This is an entry in my volleyball coaching log for the 2020-21 season.
I had 8 bodies for the session, though one had to leave an hour in for work. I had them start with a 4 v 4 back court game as a warm-up. After that the focus was on out-of-system attacking vs. a full block. My assistant initiated a ball to a player in 1. Then either a libero or a middle in position 5 took the second ball and set a pin hitter. I mixed up the hitters and blockers and let them play out any rallies that developed (the blocking side had 1-2 defenders).
After the one guy had to leave I had them do a variation on the flip-switch concept to work on serve & pass. Then it was back to more hitting and blocking, with defenders. Essentially, it was variations on OH vs. OPP in a 1-on-1 situation. We finished up with a couple minutes of free aggressive serving.
Back to our full complement of 9. I used this session to work on a couple of rotations we didn’t side out in particularly well during our first match. Also, a couple where we struggled to score when we served. In the latter case I created a kind of server + 3 blockers situation against the rest of the team on offense. The serving team had to score at least 4 times out of 10 to get out. For the reception rotations, I mixed things around in a 4 v 5 or 5 v 4 fashion to work different parts of the offense and reception for each rotation. The receiving team had to win the at least 5 out of 10 rallies.
We hit a bit of a speed bump this day. One of the guys missed his covid testing (remembering we have to test 25% of the squad and coaches each week). The result was an automatic week out of volleyball activities. As he’s one of my middles, this necessitated a cascade of line-up changes for our match on Friday, as well as for the following Tuesday.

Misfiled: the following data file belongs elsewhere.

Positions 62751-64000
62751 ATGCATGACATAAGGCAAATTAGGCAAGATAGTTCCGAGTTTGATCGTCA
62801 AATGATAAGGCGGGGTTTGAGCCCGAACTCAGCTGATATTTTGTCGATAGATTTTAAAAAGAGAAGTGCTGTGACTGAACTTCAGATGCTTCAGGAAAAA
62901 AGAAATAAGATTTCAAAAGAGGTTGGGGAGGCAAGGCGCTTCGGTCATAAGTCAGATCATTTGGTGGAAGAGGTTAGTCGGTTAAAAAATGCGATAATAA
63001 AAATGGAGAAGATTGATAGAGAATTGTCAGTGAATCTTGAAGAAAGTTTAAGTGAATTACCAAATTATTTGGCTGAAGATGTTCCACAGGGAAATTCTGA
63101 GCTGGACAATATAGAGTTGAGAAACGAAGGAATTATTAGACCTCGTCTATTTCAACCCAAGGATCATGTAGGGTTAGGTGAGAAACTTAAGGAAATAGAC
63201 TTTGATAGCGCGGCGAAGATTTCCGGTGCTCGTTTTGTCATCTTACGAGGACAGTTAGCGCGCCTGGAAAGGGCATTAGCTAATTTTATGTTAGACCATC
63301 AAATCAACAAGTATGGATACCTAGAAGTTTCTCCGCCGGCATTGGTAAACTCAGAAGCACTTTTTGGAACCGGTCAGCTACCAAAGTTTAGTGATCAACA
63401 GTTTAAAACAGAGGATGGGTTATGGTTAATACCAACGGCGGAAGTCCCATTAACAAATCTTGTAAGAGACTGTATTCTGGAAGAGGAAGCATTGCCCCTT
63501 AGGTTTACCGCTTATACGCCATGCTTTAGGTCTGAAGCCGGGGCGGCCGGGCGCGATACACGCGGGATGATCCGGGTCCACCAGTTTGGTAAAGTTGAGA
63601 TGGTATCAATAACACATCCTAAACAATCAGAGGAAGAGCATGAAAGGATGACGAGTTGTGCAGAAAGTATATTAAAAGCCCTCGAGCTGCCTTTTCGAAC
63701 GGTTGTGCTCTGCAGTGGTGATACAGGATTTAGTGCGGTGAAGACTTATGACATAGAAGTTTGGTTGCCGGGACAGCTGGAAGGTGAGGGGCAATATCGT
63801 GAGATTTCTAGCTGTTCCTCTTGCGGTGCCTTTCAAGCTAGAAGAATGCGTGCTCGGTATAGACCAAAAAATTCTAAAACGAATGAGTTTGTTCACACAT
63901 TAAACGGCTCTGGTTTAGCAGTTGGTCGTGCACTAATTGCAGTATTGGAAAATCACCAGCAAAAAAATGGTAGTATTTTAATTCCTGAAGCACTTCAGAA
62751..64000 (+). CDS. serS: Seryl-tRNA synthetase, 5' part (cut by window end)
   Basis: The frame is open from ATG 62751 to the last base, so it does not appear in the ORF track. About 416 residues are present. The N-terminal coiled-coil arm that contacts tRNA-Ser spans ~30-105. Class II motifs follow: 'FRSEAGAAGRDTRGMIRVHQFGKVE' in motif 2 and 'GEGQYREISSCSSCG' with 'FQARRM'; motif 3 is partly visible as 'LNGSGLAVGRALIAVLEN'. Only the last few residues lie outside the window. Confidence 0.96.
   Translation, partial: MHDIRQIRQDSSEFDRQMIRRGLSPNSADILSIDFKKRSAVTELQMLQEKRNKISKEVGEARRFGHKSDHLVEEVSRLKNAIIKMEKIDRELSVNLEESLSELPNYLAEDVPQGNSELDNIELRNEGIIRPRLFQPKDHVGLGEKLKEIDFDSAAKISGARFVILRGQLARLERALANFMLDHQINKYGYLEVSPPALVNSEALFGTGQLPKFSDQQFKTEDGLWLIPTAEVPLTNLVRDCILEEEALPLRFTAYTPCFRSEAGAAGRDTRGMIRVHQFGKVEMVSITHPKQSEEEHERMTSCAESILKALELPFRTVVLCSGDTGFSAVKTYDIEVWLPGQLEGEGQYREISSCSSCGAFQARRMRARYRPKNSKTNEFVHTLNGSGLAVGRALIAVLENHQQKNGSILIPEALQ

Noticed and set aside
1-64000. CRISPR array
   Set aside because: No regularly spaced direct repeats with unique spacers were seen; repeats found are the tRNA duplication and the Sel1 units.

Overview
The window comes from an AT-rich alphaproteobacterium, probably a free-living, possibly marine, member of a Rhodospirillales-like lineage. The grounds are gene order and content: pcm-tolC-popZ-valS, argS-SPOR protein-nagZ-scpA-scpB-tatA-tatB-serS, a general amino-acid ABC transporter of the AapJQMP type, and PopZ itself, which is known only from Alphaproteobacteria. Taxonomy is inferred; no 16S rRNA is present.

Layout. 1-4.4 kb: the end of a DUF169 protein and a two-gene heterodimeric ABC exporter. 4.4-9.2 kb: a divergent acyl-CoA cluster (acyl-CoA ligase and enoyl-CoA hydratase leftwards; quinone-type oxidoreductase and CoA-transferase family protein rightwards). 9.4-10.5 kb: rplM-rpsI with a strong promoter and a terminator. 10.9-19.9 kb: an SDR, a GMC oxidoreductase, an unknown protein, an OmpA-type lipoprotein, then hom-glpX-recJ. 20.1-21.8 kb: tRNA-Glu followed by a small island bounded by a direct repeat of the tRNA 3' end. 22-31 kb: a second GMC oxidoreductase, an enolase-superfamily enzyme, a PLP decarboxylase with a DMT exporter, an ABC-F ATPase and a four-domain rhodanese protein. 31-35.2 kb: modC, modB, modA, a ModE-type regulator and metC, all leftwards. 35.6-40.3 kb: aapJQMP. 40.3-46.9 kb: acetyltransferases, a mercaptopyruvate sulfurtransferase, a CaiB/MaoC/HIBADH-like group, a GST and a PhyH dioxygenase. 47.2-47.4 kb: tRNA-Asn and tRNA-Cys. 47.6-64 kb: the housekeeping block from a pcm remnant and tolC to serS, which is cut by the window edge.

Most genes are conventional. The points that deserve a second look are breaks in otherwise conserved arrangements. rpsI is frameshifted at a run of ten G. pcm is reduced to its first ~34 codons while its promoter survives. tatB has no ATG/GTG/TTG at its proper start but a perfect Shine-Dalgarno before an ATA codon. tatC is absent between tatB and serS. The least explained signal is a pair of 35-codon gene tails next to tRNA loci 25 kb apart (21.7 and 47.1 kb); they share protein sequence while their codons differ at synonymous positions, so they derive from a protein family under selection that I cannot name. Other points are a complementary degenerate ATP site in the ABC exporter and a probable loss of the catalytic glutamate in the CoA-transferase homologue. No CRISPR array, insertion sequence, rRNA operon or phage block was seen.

The guy I had moved from MB to OPP moves back into the middle. One of the OHs moves to OPP. My top libero, who did get a set at OH in our first match, moves to that open spot. That leaves our second libero to take the starting job there, which he too got to play in our first outing.
Unfortunately, I was also missing my other MB for the session. I worked on the three line-ups where the OPP-turned-MB will be front row as best I could, though.
Home match day!
We were up against Division II Daemen, whose head coach, Don Gleason, spent a year as an assistant at Medaille back in the day. As a basis for comparison, I’ve got one guy who’s 6’6″, then four guys in the 6’2-6’4″ range, a 5’10” guy who’s normally a libero but had to play OH, and a 5’9″ setter. Daemen has three guys listed at 6’6″ – two of whom are pins – two more at 6’5″, and a 6’3″ setter. In other words, it was a mismatch.
I wanted that, though. I like my teams to face early-season challenges, and this was certainly one of those. In this case, I fully expected us to lose 3-0. The question was what kind of fight and aggression we’d show, and what we’d be able to take away for future use.
Everything seemed to be going to plan in the first set. We started things off really well, jumping out to a 5-1 lead. We ended up having some offensive struggles – hitting -.176 on the set – and fell victim to some strong serving in the latter stages. The result was a 25-16 loss, with the last 6 points coming on their serve).